Now there are a lot of really great things that New York is justly famous for (as well as some not-so-great things) but, at least when it comes to food, cheesecake is arguably the most unique. There are actually several different versions. Everyone has their favorite and, predictably, everyone will tell you theirs is both the best and the most classic variation. But this is my post, so we won't worry about any of those other versions. They're not as good anyway.
Once, a long, long time ago I actually lived in New York--so I know from where I speak. But, even before that, I lived in New Jersey where my mother made The Best Cheesecake Ever. And, yes, that's exactly what we called it.
My parents loved to host dinner parties and my mother made that cheesecake a lot. Many, many people asked for the recipe and most of them ended up making vastly inferior cheesecake-like desserts from said recipe. Not because there's anything inherently difficult about it. As it happens, cheesecake is a surprisingly easy thing to make. Trust me. I've done it. It is, arguably, the closest thing to a completely fool-proof product that the baking world has ever produced.
The ingredients are simple, obvious and not persnickety. The directions are even more straight-forward. So why do so many people fail at it? Because to make a perfect cheesecake you must accept one unalterable fact of cheesecake life: Cheesecake is not now, nor ever will be a health-food. It's dense. It's massive. It's packed with calories, sugar, fat and carbohydrates. It's as white a food as you can possibly find. It is not lactose-free. It is not gluten-free. It's not heart-healthy or diabetic-friendly. It isn't vegan.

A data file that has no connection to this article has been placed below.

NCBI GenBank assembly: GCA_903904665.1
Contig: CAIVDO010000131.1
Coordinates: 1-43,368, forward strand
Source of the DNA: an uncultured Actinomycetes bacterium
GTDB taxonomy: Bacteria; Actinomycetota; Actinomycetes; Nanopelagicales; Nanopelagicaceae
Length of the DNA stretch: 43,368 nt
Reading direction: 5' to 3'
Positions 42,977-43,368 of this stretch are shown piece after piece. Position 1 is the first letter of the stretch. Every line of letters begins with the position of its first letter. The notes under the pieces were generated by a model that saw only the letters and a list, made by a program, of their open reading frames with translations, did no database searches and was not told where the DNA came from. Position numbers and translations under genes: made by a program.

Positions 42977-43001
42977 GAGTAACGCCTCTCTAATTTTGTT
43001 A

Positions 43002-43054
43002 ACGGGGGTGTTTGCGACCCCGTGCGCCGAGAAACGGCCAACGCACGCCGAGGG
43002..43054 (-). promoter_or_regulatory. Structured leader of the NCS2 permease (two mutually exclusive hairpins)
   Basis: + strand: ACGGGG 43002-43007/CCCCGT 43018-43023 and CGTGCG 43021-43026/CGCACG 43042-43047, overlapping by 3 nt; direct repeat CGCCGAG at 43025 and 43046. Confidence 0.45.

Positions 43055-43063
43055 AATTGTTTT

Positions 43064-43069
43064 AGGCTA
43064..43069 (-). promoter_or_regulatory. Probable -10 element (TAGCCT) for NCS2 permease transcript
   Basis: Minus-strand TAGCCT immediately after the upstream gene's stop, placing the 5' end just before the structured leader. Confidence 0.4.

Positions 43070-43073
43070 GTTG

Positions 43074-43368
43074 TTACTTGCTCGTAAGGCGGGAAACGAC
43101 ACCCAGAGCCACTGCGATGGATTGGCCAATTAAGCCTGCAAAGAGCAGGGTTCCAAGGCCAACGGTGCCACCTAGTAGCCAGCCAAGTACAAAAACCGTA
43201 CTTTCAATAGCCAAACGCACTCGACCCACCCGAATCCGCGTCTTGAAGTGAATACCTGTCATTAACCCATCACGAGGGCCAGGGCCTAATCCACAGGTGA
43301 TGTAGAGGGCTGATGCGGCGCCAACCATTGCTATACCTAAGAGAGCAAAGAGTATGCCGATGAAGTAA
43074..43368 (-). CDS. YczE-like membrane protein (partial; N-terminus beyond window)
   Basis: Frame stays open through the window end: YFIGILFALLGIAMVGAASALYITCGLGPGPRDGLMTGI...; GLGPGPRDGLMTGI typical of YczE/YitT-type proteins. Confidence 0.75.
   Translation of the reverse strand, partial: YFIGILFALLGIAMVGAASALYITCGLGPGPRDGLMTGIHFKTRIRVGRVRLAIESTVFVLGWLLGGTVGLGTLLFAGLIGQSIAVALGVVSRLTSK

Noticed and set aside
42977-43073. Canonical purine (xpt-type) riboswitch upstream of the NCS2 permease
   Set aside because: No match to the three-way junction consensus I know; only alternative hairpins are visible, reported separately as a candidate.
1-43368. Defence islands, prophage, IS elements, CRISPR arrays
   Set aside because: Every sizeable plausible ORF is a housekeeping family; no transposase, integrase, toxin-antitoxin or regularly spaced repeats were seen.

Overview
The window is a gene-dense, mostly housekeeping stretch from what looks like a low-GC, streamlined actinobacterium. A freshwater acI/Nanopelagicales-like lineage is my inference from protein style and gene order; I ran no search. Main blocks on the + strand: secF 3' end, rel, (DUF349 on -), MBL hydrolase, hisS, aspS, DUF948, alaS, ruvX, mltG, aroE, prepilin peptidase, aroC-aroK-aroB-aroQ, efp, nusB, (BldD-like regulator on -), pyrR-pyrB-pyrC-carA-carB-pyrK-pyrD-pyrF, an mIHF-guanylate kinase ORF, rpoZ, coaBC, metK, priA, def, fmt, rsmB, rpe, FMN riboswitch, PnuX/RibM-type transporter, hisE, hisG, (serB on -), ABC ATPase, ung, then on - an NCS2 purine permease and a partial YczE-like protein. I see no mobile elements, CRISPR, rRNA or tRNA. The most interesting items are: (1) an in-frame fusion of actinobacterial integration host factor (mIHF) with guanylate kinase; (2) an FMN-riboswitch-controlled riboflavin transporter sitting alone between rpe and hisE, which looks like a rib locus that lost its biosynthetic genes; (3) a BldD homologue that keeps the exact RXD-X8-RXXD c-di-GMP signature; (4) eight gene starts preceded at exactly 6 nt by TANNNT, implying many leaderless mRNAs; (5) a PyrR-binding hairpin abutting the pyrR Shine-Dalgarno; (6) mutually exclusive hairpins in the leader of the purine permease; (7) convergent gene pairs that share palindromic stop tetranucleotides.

I'm sure you can make more-or-less palatable versions of something close to cheesecake that are all those things, but it won't be the same and, at that point, all bets are off. Seriously.You wanna mess with perfection? You go right ahead and do it. Just know that you're on your own with that and I take no responsibility for how it turns out.
New York Cheesecake
For the Crust
For the Crust
- 2 cups graham cracker crumbs
- 1/2 cup melted butter
- 1/3 cup sugar
For the Filling
- 40 oz cream cheese (5 80z pkgs) (yes, you read that right. You must use two-and-a-half pounds of cream cheese. This is not negotiable.)
- 1 3/4 cups sugar
- 3 tablespoons flour
- grated zest of two lemons
- 1/2 teaspoon vanilla
- 2 egg yolks
- 5 whole eggs
- preheat oven to 475F
- mix cracker crumbs and sugar in bowl to combine.
- add melted butter to crumb mixture
- press crumbs into buttered 9" (24 cm) springform pan (covering the bottom and partially up the sides)
- place pan in refrigerator or freezer to cool (set) until needed.
- in a very large mixing bowl combine first five ingredients (cream cheese, sugar, flour, lemon zest and vanilla) and beat with an electric mixer until smooth.
- add eggs and egg yolks a little at a time until it is all incorporated and uniform. It might be necessary (or helpful) to stop several times to scrape down the sides of the mixing bowl.
- take pan from 'fridge and place on cookie sheet (or baking pan)
- pour filling carefully into pan.
- place on center rack of oven and cook for 10 to 15 minutes until center of cake looks puffy. Do not allow cake to get too brown yet.
- reduce temperature to 200F and continue to bake for an additional hour, or until cake is mostly firm. Center will be slightly sunken at that point and will jiggle slightly if pan is shaken.
- remove cake from oven, but do not remove from pan! Allow cake to come to room temperature then place in refrigerator and cool for an additional 6 hours before serving.
- remove sides of pan and place cake on a plate. Serve plain or with any topping of your choice.
Be sure to check out the following blogs for more tasty treats: